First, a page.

UN Weekly Roundup: March 11-17, 2023
Here is a fast take on what the international community has been up to this past week, as seen from the United Nations perch.
Will Ukraine-Russia grain deal continue?
The package deal that facilitates the export of Ukrainian grain, Russian food and fertilizer products to international markets faces another renewal on Saturday. If neither party objects, it will automatically continue. But Russia has said it wants only a 60-day extension, rather than the agreement’s mandated 120 days. Ukraine and Turkey, which helped broker the deal, have both backed the four-month extension.
During a Security Council meeting Friday afternoon on the humanitarian situation in Ukraine, U.N. aid chief Martin Griffiths told council members that the deal is “vital for global food security” and must continue and be fully implemented. He said the U.N. is doing everything it can to make sure the Black Sea Grain Initiative can continue. Under it, Ukraine has exported almost 25 million metric tons of grain and other foodstuffs from three ports since the deal was signed in late July, while Russia has received assistance in removing obstacles to the export of its food and fertilizer products.
Hague tribunal seeks Putin’s arrest for war crimes
The International Criminal Court issued an arrest warrant on Friday for Russian President Vladimir Putin for war crimes for his alleged involvement in the abduction of children from Ukraine.
This comes on the heels of a report published Thursday from an international commission of inquiry that alleges Russia has committed wide-ranging war crimes in Ukraine. The report is based on more than 500 interviews as well as satellite images and visits to detention sites and graves.
Special envoy for Myanmar warns no political settlement in sight
The United Nations envoy for Myanmar said Thursday that the prospect for a political settlement to that country’s military takeover is unlikely. “With both sides intent on prevailing by force, there is no prospect for a negotiated settlement,” Special Envoy Noeleen Heyzer told the General Assembly in a briefing on the situation.
Nuclear watchdog says uranium missing in Libya
Some 2.5 tons of natural uranium stored in a site in war-torn Libya have gone missing, the United Nations nuclear watchdog said Thursday, raising safety and proliferation concerns. The IAEA said it is working to “clarify the circumstances of the removal of the nuclear material and its current location.”
Labor study: Essential workers underpaid, ill-treated
A new study by the International Labor Organization finds that essential workers are undervalued, underpaid, laboring under poor working conditions, and exposed to treatment that “exacerbates employee turnover and labor shortages, jeopardizing the provision of basic services.” Data from 90 countries show that during the COVID-19 crisis, key workers suffered higher mortality rates than non-key workers overall, with transport workers being at highest risk.
— The United States, Albania, Japan and South Korea co-hosted an informal meeting of the Security Council, known as an Arria meeting, on Friday to highlight North Korea’s ongoing human rights violations and their link to Pyongyang’s illegal WMD and ballistic missile programs. Two North Korean defectors shared their stories. The hosts pointed to Pyongyang’s use of forced labor to earn revenue and other abuses used to fund its weapons program while its population struggles with food insecurity. China blocked the hosts from airing the meeting on the U.N. website and their representative said the session was not constructive.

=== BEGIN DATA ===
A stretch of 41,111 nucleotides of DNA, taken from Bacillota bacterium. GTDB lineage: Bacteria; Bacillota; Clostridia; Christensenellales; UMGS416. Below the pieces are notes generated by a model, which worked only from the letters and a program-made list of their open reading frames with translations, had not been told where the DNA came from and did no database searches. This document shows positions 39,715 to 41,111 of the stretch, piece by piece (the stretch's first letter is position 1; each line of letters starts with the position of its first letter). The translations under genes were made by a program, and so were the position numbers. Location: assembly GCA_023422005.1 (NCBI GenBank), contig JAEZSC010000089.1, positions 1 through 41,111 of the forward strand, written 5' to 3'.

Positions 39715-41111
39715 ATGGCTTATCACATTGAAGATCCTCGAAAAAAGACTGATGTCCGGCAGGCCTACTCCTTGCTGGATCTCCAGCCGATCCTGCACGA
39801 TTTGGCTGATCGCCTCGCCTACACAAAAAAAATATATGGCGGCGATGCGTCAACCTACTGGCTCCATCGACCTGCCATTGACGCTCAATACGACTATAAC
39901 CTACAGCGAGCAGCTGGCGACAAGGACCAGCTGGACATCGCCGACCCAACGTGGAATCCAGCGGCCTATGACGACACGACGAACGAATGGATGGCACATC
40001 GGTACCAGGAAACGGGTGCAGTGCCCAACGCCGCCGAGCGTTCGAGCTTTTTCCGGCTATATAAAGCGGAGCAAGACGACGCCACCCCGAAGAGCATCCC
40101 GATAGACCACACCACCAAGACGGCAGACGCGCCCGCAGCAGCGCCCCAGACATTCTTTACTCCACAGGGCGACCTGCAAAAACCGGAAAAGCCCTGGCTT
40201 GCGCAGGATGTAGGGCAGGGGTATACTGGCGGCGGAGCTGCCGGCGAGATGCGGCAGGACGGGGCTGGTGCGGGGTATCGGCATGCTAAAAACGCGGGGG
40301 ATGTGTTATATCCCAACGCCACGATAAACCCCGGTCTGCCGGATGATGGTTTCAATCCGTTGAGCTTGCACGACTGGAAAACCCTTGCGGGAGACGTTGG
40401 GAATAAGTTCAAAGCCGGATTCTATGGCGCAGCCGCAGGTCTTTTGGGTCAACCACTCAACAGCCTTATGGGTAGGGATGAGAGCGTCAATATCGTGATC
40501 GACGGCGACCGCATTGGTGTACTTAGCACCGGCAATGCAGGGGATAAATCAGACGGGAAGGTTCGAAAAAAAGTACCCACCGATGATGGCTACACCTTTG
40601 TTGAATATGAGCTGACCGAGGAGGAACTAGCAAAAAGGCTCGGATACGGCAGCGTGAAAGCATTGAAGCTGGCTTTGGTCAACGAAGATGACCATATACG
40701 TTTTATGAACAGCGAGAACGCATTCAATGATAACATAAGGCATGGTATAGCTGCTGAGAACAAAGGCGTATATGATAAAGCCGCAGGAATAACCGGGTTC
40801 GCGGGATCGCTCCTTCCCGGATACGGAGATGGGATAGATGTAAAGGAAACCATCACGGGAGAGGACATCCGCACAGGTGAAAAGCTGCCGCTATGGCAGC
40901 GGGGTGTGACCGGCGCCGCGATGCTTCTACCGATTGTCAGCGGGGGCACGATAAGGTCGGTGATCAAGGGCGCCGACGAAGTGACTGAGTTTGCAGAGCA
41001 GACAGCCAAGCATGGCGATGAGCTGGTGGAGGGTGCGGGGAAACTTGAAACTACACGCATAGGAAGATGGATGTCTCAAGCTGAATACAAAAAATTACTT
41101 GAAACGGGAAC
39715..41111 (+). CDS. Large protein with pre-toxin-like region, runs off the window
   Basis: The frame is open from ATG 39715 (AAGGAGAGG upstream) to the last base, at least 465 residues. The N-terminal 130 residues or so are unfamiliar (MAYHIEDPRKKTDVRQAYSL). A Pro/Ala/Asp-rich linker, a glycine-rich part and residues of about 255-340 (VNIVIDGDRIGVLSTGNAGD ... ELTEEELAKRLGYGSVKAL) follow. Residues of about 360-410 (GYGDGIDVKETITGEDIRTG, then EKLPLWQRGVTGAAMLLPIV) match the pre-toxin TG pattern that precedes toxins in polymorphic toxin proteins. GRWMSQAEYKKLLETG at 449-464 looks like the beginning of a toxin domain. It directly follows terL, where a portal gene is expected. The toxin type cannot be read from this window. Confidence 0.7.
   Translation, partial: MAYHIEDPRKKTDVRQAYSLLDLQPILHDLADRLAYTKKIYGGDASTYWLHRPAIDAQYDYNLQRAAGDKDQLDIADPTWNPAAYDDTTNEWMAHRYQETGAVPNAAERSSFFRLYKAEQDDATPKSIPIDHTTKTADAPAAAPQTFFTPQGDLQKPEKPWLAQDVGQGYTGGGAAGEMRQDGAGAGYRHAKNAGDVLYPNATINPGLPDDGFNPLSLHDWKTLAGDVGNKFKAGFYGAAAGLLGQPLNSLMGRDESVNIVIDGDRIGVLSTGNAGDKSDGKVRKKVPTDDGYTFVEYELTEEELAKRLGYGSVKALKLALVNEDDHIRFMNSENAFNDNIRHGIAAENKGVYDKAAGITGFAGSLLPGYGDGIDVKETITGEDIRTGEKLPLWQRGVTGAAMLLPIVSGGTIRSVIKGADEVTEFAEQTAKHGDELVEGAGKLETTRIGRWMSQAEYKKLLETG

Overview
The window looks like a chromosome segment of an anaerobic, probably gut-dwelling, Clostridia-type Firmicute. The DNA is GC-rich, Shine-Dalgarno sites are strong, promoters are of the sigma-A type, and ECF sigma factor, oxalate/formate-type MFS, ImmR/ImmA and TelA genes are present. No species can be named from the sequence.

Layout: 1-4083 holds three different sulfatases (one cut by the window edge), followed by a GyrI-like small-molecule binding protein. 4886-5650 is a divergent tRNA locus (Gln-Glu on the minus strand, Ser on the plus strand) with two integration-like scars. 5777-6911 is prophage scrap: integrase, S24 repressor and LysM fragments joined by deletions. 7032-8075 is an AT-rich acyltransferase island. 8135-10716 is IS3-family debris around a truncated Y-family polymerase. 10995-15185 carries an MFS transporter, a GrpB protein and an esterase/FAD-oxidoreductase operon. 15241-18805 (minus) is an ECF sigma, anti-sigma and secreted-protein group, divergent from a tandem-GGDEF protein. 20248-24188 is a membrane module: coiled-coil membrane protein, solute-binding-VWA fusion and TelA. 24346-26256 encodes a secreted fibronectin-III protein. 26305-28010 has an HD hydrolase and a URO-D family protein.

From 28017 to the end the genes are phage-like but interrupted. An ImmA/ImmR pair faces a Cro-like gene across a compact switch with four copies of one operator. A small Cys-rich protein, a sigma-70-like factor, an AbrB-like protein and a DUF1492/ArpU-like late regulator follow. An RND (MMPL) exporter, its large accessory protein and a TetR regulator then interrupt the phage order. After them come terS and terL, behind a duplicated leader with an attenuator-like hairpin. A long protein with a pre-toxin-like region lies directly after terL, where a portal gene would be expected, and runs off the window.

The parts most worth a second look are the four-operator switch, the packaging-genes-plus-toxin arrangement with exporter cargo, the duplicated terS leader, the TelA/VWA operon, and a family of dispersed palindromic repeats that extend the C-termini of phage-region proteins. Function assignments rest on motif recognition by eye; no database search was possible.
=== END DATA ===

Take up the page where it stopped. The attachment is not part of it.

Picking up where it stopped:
— Humanitarian efforts continued this week to assist victims of Cyclone Freddy in Malawi and Mozambique. Search-and-rescue operations continue in Malawi and aid efforts are scaling up as floodwaters subside. Aid workers are mobilizing air transport and boats to ship supplies to areas that cannot be reached by road. In Mozambique, the U.N. is working with authorities to reach more than 49,000 displaced people and access areas that remain cut off by floodwaters. The U.N. says cholera is also spreading and there is a shortage of water purification supplies. On Thursday, the U.N. released $10 million from its Central Emergency Response Fund for cyclone relief.
— The U.N. Security Council voted unanimously on Thursday to renew its assistance mission in Afghanistan, UNAMA, for another year. In a second decision, the council was also united in passing a resolution calling on the secretary-general to launch an independent assessment for an international approach to Afghanistan. The panel would report to Secretary-General Antonio Guterres by mid-November with recommendations for an “integrated and coherent approach” to dealing with humanitarian, political and development challenges in the country.
— The secretary-general announced the members of his next Youth Climate Advisory Group on Thursday. The seven young climate leaders come from Colombia, Gambia, Ireland, Philippines, Poland, St. Lucia and the United States and will each serve a two-year term. Guterres has said that young people are on the front lines of the climate fight and are central to keeping society on track to meet global goals to slow the planet’s warming. The U.N. says the advisers will work with youth climate movements and leaders around the world to bring youth perspectives and solutions directly to the secretary-general and to major climate decision-making meetings.
March 22 is World Water Day and the U.N. will mark it this year with a three-day conference on charting a course to a more water-secure world. The U.N. says by the end of this decade, the global demand for fresh water is expected to exceed supply by 40%. The conference will look at ways to integrate water and climate policies for current realities. A major outcome is expected in the Water Action Agenda, which will include commitments from governments, businesses, civil society and other groups.